KELLY: Uh-hm.

H. DREYFUSS: But really we should all so highly exalt the ability to go and listen to someone that you disagree with. So I wanted to -- I wanted to stick it to the people who thought that that was not a good thing to do.

KELLY: Good for you. Sticking it to the people is always a good idea when the people are jerks. Richard, you said that some people felt betrayed.  You were raised -- apparently your mother was a socialist, you grandmother was a socialist, your great grandmother was a socialists. You are not a socialist, but you wanted to take in another viewpoint. Were you surprised at the backlash?

RICHARD DREYFUSS, OSCAR-WINNING ACTOR: No, no. Because my other son, Ben, who is an editor for "Mother Jones" magazine, always warmed me never to read comments on the internet --

KELLY: Right.

R. DREYFUSS: -- because they were from people who were dropped on their heads.

(LAUGHTER)

H. DREYFUSS: That's true.

KELLY: What were your impressions of Cruz?

H. DREYFUSS: Well, I went to hear whether or not there would be a difference between what I was hearing through the TV camera and live. And what was disappointing is that there was no difference. They sounded equally kind of silly.

KELLY: How about Glenn Beck, we have video of you meeting with Glenn. You sound actually a lot like Glenn Beck in some ways, because you both love the constitution.

R. DREYFUSS: Well, name me someone who doesn't love the constitution.

KELLY: A lot of people like to play fast and loose with it in today's day and age.

R. DREYFUSS: Well, you know, we all feel that we know the constitution better than our neighbors. So -- I have my feelings about it and I've enjoyed listening to him, even though we don't agree on everything.

KELLY: Uh-hm.

R. DREYFUSS: And so when it came up to me that day, I was ripe. You know, I was ready to be talked to.

KELLY: Uh-hm. And that's the thing that you're trying to get to, Harry, is that you think people are too dogmatic in this country today, that they adopt a party platform and once they've adopted it, they don't deviate on any issue, they're not open minded and that others paint them with a brush that may be totally off point.

H. DREYFUSS: Isn't it odd that you think that it's just a coincidence that everybody who believes one thing about being liberal believes every other liberal idea?

KELLY: Right. Like the entire party platform, every single piece? You don't deviate one thing?

H. DREYFUSS: Yes. Exactly. And if you don't deviate, then that's just showing that you haven't thought about it, you've abdicated your responsibility.

KELLY: Uh-hm. So did you make any conclusions, Richard, have you decided -- it doesn't sound like you're going to vote for Ted Cruz. Have you decided who you will support?

R. DREYFUSS: No. I run a nonprofit initiative to bring the study of civics back to the grades below high school graduation.

KELLY: All right. We're going to --

R. DREYFUSS: If we don't know civics in this country, we are giving up knowledge of the greatest political revolution in the history of civilization.

KELLY: Absolutely.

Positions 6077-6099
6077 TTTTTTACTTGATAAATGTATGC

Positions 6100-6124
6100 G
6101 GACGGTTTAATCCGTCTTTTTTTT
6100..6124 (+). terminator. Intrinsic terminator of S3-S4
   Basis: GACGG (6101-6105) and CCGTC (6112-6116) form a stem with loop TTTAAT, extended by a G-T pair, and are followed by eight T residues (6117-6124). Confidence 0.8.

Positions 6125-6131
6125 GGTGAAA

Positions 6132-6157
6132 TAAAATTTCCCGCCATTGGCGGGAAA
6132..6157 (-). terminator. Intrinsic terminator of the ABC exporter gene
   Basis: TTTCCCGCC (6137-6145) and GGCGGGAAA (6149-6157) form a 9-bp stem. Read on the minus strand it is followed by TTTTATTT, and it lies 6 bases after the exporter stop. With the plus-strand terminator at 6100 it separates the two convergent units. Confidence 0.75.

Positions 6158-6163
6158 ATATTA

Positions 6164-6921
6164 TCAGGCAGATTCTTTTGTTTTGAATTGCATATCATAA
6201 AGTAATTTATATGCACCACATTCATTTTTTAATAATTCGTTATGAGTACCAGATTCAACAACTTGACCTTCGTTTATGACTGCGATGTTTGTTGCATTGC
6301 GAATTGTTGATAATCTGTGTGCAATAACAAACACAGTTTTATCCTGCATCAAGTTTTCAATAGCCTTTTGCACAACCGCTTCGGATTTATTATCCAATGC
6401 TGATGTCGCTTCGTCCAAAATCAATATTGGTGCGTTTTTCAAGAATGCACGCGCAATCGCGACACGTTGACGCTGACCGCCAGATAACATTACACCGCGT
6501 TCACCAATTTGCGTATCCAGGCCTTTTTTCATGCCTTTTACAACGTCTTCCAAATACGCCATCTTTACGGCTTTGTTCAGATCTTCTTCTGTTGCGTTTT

R. DREYFUSS: And it is -- and it is deemed improper to know too much and we don't credit anyone for an answer to why we might be exceptional. If someone tells me that America is exceptional, my response is, if you don't defend that statement and prove it, I'll hit you right in the mouth because -- because people don't think that it needs defending and it does. People on the far right are always saying, we will expect you to love your country because it's South of Canada. And that's no reason.

KELLY: And you've been somebody who has been out there saying that for some time. It's no wonder you got this way, Harry. It's great to meet you both. I can see your dad's pride in you. It's a pleasure to meet you.  Thank you both so much for being here.

H. DREYFUSS: You too. Thank you.

KELLY: By the way, if you have not seen Richard Dreyfuss in ABC's "Madoff," which you can't get on ABC on demand, see it. He does an amazing job. Except you have to watch the commercials, which is kind of annoying.  But it was excellent. Notwithstanding. You can have the popcorn. Have a conversation.

Coming up, a new campaign crisis tonight for Hillary Clinton. Yet another investigation is revealed. This one asking about the Clinton Foundation and what happened there while she was secretary of state. This as team Clinton begins to downplays expectations now in yet another state in which she was supposed to beat Bernie Sanders with ease. Marc Thiessen and Julie Roginsky are here.

And it was one of the worst school shootings in our nation's history. Now for the very first time, the mother of one of the Columbine killers breaks her silence on the guilt, the warning signs, and whether she believes she raised a monster. ABC News Diane Sawyer is here in a "Kelly File" exclusive, with a remarkable interview.

(BEGIN VIDEO CLIP)

UNIDENTIFIED FEMALE: All the kids and the teacher, and I keep thinking constantly how I would feel if it were the other way around.

(END VIDEO CLIP)

KELLY: Breaking tonight, days after the FBI officially confirms that it is investigating Hillary Clinton's use of a private e-mail server, yet another investigation into her activities is confirmed. This one by the State Department, which has subpoenaed her family's charitable group, namely the Clinton Foundation.

Catherine Herridge, our chief intelligence correspondent has the report.  Catherine?